I wish the ticket prices were lower and standardized. I want it to be the same price to see the Broncos or the 49ers as it is to see the Bills or the Jags.

  17. @taintedsaints2009

    Do you have any idea as to what you are talking about?

    Jax ranks in the low 20s in attendance.

    Do some research. Attendance is not an issue in Jax.

  18. What’s the thing that happens in between criticizing fellow fans for not having enough fans? Some kind of game? Is it any good?

    I’m a big fan of making clichéd, repetitive insults about certain fan-bases but I’m less clear on what this so-called sport is that people talk about every now and again in between laughing about how a guy who lives in Jacksonville and loves his team just like the rest of us might actually lose the thing he enjoys.

    I mean how funny is that?

    Being a National Attendance League fan is so much fun!

    Also what’s empathy? I, like seemingly every other person on the internet, do not have that. I’ve heard it’s like super important to being a good person but whatever … hey Jags fans! London!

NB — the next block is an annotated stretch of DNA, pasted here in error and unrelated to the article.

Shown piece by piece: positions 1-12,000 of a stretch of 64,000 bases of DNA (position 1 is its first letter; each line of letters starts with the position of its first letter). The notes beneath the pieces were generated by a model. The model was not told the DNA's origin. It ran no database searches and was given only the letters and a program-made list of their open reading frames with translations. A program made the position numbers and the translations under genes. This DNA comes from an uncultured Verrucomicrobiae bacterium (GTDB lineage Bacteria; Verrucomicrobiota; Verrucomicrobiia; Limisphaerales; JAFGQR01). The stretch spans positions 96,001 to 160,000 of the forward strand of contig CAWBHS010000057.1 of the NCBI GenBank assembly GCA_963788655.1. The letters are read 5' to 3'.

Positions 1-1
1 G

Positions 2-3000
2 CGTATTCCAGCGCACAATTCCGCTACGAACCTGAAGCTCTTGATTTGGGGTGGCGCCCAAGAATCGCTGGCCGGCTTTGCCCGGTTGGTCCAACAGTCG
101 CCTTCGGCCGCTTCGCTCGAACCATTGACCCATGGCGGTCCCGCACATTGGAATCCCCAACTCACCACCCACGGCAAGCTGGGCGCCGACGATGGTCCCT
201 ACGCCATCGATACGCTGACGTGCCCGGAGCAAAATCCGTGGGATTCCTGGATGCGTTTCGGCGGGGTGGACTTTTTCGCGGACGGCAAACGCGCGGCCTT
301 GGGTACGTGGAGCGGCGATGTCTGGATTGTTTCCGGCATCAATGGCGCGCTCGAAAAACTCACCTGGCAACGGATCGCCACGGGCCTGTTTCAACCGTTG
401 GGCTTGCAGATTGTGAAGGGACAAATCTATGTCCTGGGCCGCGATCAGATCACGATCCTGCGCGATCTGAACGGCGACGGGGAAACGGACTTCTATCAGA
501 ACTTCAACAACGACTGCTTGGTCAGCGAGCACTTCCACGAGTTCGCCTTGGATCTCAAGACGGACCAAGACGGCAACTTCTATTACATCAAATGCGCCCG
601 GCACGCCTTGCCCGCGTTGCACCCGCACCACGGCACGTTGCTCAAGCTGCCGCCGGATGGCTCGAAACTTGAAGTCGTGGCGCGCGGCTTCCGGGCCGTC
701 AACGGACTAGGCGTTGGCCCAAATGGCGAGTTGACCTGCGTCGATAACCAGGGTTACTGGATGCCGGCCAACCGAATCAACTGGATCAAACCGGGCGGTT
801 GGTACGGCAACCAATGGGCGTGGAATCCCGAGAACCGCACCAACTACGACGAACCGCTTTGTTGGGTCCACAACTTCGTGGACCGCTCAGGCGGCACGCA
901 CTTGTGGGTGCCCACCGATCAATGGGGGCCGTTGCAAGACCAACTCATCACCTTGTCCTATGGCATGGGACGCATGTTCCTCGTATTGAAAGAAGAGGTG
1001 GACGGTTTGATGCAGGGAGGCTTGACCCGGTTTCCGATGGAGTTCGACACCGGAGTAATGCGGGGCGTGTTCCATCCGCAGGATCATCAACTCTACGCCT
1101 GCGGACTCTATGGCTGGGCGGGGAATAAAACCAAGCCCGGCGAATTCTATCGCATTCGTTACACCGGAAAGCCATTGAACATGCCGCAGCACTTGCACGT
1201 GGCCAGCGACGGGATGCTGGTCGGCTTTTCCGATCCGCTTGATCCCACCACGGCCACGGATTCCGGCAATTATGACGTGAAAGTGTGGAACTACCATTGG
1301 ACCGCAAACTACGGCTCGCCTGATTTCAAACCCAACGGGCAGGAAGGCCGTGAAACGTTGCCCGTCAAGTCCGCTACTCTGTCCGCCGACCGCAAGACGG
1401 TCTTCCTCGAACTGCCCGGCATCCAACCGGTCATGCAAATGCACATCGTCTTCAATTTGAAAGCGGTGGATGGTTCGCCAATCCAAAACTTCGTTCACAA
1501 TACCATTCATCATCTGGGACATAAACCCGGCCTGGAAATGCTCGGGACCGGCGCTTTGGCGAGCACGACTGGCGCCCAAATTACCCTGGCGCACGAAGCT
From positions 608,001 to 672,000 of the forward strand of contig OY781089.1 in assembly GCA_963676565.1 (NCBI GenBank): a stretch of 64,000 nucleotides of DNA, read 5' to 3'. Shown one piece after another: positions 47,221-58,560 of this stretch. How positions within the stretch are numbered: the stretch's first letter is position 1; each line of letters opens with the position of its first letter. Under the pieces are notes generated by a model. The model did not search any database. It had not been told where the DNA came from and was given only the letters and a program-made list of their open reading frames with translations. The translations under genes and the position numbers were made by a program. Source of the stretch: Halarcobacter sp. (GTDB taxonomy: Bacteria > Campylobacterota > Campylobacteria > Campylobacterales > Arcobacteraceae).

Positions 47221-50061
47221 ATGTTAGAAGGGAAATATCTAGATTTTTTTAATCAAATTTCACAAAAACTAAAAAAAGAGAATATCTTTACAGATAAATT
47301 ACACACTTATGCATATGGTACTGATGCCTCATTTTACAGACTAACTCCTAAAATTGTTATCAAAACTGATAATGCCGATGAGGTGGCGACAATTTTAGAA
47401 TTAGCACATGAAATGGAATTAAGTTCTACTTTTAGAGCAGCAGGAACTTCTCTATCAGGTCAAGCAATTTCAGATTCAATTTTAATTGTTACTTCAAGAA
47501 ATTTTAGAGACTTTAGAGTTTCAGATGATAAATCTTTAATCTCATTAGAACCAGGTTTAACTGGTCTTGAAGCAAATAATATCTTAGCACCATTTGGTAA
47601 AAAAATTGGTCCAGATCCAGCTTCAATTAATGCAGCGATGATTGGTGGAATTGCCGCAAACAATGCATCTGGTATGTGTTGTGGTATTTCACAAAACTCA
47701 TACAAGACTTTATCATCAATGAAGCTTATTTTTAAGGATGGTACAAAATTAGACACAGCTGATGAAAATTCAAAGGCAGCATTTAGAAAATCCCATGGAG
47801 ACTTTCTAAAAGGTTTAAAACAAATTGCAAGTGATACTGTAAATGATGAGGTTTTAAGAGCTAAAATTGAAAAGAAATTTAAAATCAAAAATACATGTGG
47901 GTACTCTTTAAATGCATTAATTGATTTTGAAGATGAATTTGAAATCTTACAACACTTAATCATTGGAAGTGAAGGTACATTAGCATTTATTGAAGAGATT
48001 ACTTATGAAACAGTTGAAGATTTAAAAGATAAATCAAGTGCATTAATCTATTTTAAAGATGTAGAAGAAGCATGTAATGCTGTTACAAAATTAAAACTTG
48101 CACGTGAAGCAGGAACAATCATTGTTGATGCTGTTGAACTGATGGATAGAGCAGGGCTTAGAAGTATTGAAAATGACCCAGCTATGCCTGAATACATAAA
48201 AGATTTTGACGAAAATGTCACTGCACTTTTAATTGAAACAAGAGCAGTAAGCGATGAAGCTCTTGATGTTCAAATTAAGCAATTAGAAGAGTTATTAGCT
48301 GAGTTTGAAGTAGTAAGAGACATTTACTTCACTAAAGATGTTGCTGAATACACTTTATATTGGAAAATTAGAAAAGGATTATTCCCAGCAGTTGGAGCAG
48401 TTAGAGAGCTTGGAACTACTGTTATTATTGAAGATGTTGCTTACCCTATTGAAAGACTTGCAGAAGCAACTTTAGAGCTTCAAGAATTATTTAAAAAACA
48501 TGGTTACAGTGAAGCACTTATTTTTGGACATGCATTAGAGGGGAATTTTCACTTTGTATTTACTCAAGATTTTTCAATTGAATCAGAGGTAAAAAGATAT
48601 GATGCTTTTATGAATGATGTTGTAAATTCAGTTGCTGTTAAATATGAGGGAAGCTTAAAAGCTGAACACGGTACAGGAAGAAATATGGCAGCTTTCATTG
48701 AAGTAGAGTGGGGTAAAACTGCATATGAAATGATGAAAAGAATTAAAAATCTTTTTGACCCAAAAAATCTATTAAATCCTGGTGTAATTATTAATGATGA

19. By the way Jags fans … while I sympathize with you (the national media does suck and you are some good fans) your continued attempts to deflect criticism from your own fan-base by attacking other fan-bases is so incredibly misguided it makes me considerably less sympathetic toward you.

    We should all stop this idiotic fan bashing. I love football. I don’t give a crap if some area which has been utterly decimated by the recession (far more than others) only sold 83% instead of 85% of their tickets.

    Stop it. All of you. Jags fans should know better.

  20. Raiders Owner recently said Blackouts were the opposite of what should be done when a team is struggling. Thought it was good logic, make the games available on T.V. to keep generating interest.

    Always wondered why someone like Jerry Jones let the secondary market sell tickets for $500 that they paid him $100 for. I like the idea of variable pricing by the teams by the game.

  21. Consider this: Jacksonville vs. Oakland